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a knife carried or kept in a case or sheath.
a table knife.
Historical Examples

By and by he came down, smoking a cigarette, and was met by this woman flourishing her case-knife.
A Mortal Antipathy Oliver Wendell Holmes, Sr.

While thus employed, he told me to feel in his coat-pocket for a case-knife.
Pelham, Complete Edward Bulwer-Lytton

She tapped it with a case-knife she held, when a stream of blood shot up through the glove.
A Confederate Girl’s Diary Sarah Margan Dawson

Dugard, blustering, laid his hand suddenly upon his case-knife.
Romany of the Snows Gilbert Parker

I lay so flat and close that had I been a case-knife I could not have been much thinner.
The Dispatch Carrier and Memoirs of Andersonville Prison William N. Tyler

A case-knife is rather limited as to its power of revelation, however, and she soon laid them down.
In a Mysterious Way Anne Warner

He would sit all day in the lane at the front gate pottering with a bit of twig or a case-knife in the soft clay.
The Stillwater Tragedy Thomas Bailey Aldrich

Then he flung the bow far from him, pulled out his case-knife, and cut all four violin strings, which snapped with a sharp twang.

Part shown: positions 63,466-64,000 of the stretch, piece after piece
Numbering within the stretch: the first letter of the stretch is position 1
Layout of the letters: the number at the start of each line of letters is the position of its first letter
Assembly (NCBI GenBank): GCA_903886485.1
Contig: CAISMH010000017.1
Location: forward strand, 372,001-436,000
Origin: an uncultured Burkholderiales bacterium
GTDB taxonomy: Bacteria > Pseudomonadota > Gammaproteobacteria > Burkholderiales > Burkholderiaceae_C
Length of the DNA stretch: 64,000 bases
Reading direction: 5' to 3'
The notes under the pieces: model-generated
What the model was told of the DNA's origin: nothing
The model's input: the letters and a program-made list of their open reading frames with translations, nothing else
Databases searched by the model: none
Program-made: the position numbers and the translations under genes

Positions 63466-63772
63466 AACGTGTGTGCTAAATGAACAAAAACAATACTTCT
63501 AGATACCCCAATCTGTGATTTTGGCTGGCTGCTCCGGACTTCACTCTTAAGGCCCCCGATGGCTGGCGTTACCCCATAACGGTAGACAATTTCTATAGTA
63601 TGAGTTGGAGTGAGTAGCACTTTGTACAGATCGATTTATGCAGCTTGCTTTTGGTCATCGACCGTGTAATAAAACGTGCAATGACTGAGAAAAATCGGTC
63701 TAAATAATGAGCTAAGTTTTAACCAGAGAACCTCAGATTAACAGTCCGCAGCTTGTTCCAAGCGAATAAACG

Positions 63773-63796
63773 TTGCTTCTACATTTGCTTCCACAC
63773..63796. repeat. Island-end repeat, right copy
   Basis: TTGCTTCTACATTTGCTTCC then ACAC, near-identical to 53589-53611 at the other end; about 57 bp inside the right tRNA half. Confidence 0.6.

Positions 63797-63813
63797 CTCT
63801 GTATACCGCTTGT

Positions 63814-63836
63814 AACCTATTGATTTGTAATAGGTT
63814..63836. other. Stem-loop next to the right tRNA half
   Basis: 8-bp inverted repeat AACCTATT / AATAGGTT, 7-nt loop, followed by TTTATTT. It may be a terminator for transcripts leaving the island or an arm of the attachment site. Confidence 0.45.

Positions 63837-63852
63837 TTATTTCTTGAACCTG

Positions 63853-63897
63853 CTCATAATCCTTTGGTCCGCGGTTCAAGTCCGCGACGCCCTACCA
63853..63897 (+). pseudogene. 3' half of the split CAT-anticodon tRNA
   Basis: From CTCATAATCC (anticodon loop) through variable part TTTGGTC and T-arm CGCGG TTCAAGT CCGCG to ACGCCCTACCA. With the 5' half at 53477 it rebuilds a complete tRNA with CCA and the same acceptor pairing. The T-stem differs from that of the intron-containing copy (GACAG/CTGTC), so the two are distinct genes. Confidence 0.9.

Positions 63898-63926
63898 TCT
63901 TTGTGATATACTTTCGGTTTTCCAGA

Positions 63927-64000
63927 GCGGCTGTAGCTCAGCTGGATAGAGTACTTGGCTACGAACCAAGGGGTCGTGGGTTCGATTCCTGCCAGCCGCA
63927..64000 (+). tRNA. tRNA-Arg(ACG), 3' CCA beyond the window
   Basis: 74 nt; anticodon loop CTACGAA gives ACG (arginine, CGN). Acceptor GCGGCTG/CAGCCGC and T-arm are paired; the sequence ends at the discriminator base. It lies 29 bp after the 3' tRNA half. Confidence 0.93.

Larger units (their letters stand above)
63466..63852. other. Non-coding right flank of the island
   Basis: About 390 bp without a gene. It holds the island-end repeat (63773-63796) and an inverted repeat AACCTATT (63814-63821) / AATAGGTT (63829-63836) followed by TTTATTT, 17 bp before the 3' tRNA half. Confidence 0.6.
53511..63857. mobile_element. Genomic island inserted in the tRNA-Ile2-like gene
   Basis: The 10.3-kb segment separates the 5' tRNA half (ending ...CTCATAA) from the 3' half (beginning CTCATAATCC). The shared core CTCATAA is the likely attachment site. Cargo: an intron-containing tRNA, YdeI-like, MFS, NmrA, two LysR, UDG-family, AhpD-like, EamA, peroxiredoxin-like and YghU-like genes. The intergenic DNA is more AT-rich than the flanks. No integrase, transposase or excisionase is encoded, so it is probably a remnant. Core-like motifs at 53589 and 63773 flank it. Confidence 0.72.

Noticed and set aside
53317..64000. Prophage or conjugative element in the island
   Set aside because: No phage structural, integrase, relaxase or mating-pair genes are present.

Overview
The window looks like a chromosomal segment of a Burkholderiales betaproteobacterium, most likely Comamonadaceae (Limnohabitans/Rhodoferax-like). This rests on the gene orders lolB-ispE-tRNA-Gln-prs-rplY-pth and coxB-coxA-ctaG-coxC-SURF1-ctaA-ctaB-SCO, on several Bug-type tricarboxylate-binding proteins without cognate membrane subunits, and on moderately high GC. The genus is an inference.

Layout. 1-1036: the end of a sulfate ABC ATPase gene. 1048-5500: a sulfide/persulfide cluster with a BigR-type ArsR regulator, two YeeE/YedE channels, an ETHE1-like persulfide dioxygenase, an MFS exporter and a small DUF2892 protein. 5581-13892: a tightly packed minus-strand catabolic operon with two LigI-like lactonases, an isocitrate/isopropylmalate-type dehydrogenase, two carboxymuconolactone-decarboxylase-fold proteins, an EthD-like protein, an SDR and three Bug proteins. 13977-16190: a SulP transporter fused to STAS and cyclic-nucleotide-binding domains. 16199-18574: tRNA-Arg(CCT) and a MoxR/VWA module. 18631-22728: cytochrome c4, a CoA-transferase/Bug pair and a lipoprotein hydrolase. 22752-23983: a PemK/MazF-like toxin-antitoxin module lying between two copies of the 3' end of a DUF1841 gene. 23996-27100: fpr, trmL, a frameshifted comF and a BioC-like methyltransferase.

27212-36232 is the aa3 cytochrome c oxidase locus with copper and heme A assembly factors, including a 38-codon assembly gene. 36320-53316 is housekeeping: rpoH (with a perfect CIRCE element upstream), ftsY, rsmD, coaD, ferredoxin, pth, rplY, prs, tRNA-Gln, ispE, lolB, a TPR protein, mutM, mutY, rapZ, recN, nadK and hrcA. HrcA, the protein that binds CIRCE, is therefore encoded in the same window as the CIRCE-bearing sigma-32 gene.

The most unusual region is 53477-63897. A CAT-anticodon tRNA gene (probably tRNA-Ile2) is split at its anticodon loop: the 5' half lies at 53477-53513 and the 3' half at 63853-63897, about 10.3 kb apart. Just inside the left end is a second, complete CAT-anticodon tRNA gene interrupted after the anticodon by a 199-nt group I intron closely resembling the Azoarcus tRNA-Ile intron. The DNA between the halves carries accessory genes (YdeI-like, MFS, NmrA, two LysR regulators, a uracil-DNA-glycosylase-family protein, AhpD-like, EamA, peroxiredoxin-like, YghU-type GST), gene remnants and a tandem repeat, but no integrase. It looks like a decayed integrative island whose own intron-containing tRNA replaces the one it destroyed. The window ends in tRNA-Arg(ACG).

The Girl From the Marsh Croft Selma Lagerlf

You can thank your stars you haven’t had a case-knife stuck in you before now.
In a Mysterious Way Anne Warner

They always dig out with a case-knife—and not through dirt, mind you; generly it’s through solid rock.
Adventures of Huckleberry Finn, Complete Mark Twain (Samuel Clemens)

another name for sheath knife


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  • Casemaker

    a person or thing that makes cases, especially for books. a worker on leather articles who pastes the pieces together for sewing.

  • Case management

    noun a course of action for a situation involving an individual and the implementation of such a program; specifially, the process by which all health-related matters of a case are managed by a health professional

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